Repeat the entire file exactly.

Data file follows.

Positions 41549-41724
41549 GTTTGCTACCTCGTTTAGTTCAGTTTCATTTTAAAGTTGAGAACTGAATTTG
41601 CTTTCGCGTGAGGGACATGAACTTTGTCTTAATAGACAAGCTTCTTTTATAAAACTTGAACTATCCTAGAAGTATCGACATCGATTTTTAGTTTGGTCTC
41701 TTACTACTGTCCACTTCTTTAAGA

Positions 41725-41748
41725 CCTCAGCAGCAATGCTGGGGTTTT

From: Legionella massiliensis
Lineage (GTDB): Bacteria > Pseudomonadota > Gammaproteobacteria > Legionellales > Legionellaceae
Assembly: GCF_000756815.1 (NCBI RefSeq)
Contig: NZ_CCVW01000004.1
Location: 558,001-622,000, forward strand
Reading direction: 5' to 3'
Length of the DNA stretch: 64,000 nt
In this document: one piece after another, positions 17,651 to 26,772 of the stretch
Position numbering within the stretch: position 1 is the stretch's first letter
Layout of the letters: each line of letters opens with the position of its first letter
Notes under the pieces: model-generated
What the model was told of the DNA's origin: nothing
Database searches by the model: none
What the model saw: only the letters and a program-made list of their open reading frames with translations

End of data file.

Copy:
Positions 41549-41724
41549 GTTTGCTACCTCGTTTAGTTCAGTTTCATTTTAAAGTTGAGAACTGAATTTG
41601 CTTTCGCGTGAGGGACATGAACTTTGTCTTAATAGACAAGCTTCTTTTATAAAACTTGAACTATCCTAGAAGTATCGACATCGATTTTTAGTTTGGTCTC
41701 TTACTACTGTCCACTTCTTTAAGA

Positions 41725-41748
41725 CCTCAGCAGCAATGCTGGGGTTTT

From: Legionella massiliensis
Lineage (GTDB): Bacteria > Pseudomonadota > Gammaproteobacteria > Legionellales > Legionellaceae
Assembly: GCF_000756815.1 (NCBI RefSeq)
Contig: NZ_CCVW01000004.1
Location: 558,001-622,000, forward strand
Reading direction: 5' to 3'
Length of the DNA stretch: 64,000 nt
In this document: one piece after another, positions 17,651 to 26,772 of the stretch
Position numbering within the stretch: position 1 is the stretch's first letter
Layout of the letters: each line of letters opens with the position of its first letter
Notes under the pieces: model-generated
What the model was told of the DNA's origin: nothing
Database searches by the model: none
What the model saw: only the letters and a program-made list of their open reading frames with translations